Autotomy or self amputation is the behaviour whereby an animal sheds or discards one or more of its own appendages, usually as a self-defense mechanism to elude a predator’s grasp or to distract the predator and thereby allow escape. The lost body part may be regenerated later.


Some geckos, skinks, lizards, salamanders and tuatara that are captured by the tail will shed part of the tail structure and thus be able to flee. The detached tail will continue to wriggle, creating a deceptive sense of continued struggle and distracting the predator’s attention from the fleeing prey animal. The animal can partially regenerate its tail, typically over a period of weeks. The new section will contain cartilage rather than regenerating vertebrae of bone, and the skin of the regenerated organ generally differs distinctly in colour and texture from its original appearance. The technical term for this ability to drop the tail is caudal autotomy. In most lizards that sacrifice the tail in this manner, breakage occurs only when the tail is grasped with sufficient force, but some animals, such as some species of geckos, can perform true autotomy, throwing off the tail when sufficiently stressed, such as when attacked by ants.

At least two species of African spiny mice, Acomys kempi and Acomys percivali, are capable of autotomic release of skin, e.g. upon being captured by a predator. They are the first mammals known to do so. They can completely regenerate the autotomically released or otherwise damaged skin tissue — regrowing hair follicles, skin, sweat glands, fur and cartilage with little or no scarring. It is believed that the corresponding regeneration genes could also function in humans.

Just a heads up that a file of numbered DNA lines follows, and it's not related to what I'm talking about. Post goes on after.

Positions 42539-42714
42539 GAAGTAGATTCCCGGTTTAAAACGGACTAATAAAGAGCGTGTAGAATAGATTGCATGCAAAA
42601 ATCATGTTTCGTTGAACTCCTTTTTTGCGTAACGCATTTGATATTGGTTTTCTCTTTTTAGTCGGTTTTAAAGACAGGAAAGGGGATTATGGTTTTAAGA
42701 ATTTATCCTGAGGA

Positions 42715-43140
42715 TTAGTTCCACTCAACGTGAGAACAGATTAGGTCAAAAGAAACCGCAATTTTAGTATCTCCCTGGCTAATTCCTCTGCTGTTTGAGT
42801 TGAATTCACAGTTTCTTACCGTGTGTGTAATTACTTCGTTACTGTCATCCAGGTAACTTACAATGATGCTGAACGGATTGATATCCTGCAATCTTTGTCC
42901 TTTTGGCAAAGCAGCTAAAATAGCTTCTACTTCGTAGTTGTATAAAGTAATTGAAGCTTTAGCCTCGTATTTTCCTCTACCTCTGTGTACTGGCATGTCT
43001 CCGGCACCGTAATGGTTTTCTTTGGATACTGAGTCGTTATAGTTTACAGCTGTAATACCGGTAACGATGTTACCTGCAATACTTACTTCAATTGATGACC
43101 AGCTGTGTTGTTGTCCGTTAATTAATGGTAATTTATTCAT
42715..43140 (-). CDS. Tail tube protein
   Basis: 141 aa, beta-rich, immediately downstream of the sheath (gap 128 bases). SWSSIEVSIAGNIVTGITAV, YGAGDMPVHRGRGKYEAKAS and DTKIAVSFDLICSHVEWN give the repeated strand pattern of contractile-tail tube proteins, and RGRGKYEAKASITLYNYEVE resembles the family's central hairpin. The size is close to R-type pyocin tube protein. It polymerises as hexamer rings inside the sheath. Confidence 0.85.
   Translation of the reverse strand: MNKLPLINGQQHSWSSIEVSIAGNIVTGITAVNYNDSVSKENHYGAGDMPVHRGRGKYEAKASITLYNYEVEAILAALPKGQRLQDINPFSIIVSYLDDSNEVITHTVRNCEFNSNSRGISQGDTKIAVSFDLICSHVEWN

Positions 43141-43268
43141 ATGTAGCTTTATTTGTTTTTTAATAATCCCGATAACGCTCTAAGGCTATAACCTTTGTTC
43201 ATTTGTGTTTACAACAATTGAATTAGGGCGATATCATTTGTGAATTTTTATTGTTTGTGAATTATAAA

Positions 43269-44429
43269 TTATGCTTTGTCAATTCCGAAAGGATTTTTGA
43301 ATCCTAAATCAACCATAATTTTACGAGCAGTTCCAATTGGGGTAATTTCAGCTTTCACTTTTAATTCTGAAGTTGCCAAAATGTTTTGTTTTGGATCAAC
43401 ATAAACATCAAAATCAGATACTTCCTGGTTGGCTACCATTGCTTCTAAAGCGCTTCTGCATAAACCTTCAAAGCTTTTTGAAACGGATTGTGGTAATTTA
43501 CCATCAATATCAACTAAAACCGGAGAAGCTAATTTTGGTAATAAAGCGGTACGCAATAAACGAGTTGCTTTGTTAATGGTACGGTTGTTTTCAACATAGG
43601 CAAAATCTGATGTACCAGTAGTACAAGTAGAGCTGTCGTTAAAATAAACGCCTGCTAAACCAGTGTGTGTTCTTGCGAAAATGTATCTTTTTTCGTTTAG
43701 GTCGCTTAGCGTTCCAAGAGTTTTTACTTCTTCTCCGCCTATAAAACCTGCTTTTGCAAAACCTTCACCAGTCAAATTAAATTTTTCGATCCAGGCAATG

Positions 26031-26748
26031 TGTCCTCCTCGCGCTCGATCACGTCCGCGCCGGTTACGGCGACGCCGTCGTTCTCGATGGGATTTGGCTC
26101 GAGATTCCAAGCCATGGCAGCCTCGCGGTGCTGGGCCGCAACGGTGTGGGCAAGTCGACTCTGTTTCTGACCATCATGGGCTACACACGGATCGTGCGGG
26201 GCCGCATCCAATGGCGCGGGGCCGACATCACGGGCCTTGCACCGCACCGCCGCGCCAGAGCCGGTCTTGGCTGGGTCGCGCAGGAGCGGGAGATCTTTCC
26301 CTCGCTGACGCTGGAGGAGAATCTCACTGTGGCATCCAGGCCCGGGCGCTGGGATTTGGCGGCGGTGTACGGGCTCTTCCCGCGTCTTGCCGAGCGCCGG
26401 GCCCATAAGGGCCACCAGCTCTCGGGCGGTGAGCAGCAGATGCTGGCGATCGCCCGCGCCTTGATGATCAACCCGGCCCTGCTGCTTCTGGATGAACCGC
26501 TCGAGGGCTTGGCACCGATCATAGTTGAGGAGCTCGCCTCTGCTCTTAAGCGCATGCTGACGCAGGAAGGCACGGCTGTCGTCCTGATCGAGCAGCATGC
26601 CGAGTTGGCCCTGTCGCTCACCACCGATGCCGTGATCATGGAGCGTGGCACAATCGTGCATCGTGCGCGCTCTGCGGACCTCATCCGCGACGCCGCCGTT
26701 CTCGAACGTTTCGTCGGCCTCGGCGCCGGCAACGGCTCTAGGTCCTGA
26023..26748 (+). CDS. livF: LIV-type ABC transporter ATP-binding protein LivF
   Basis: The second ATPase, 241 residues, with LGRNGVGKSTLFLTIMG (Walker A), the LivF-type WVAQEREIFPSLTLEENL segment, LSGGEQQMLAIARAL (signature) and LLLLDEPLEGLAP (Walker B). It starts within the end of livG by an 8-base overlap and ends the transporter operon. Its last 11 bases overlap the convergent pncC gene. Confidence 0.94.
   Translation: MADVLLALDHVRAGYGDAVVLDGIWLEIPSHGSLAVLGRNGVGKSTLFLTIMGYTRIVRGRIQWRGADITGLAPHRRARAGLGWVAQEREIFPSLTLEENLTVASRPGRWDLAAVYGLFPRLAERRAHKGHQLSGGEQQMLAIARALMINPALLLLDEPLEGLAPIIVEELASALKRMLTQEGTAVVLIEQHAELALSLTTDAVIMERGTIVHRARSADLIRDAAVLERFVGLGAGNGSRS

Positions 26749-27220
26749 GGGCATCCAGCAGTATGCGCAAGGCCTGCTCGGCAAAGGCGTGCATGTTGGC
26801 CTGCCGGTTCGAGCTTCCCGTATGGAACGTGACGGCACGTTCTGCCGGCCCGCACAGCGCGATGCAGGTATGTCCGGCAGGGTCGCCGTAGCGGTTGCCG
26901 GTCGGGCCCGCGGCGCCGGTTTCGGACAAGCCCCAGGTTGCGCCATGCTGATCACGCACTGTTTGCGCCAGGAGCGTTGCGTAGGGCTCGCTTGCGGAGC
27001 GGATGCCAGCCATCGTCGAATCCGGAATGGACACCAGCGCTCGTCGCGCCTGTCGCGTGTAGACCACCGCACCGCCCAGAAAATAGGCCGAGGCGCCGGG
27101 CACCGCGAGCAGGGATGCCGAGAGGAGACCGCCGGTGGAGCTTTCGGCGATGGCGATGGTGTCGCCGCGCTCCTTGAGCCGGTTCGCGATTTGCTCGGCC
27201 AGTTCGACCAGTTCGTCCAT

Autotomy occurs in some species of octopus for survival and for reproduction: the specialized reproductive arm (the hectocotylus) detaches from the male during mating and remains within the female’s mantle cavity.

Species of (land) slugs in the genus Prophysaon can self-amputate a portion of their tail. There is known autotomy of the tail of sea snail Oxynoe panamensis under persistent mechanical irritation.

Evisceration, the ejection of the internal organs of sea cucumbers when stressed, is also a form of autotomy, and they regenerate the organ(s) lost.

Autotomic stone crabs are used as a self-replenishing source of food by humans, particularly in Florida. Harvesting is accomplished by removing one or both claws from the live animal and returning it to the ocean where it can regrow the lost limb(s). However, under experimental conditions, but using commercially accepted techniques, 47% of stone crabs that had both claws removed died after declawing, and 28% of single claw amputees died; 76% of the casualties died within 24 hours of declawing. The occurrence of regenerated claws in the fishery harvest is low; one study indicates less than 10%, and a more recent study indicates only 13% have regenerated claws.

Under natural conditions, orb-weaving spiders (Argiope spp.) undergo autotomy if they are stung in a leg by wasps or bees. Under experimental conditions, when spiders are injected in the leg with bee or wasp venom, they shed this appendage. But, if they are injected with only saline, they rarely autotomize the leg, indicating it is not the physical injection or the ingress of fluid per se that causes autotomy. In addition, spiders injected with venom components which cause injected humans to report pain (serotonin, histamine, phospholipase A2 and melittin) autotomize the leg, but if the injections contain venom components which do not cause pain to humans, autotomy does not occur.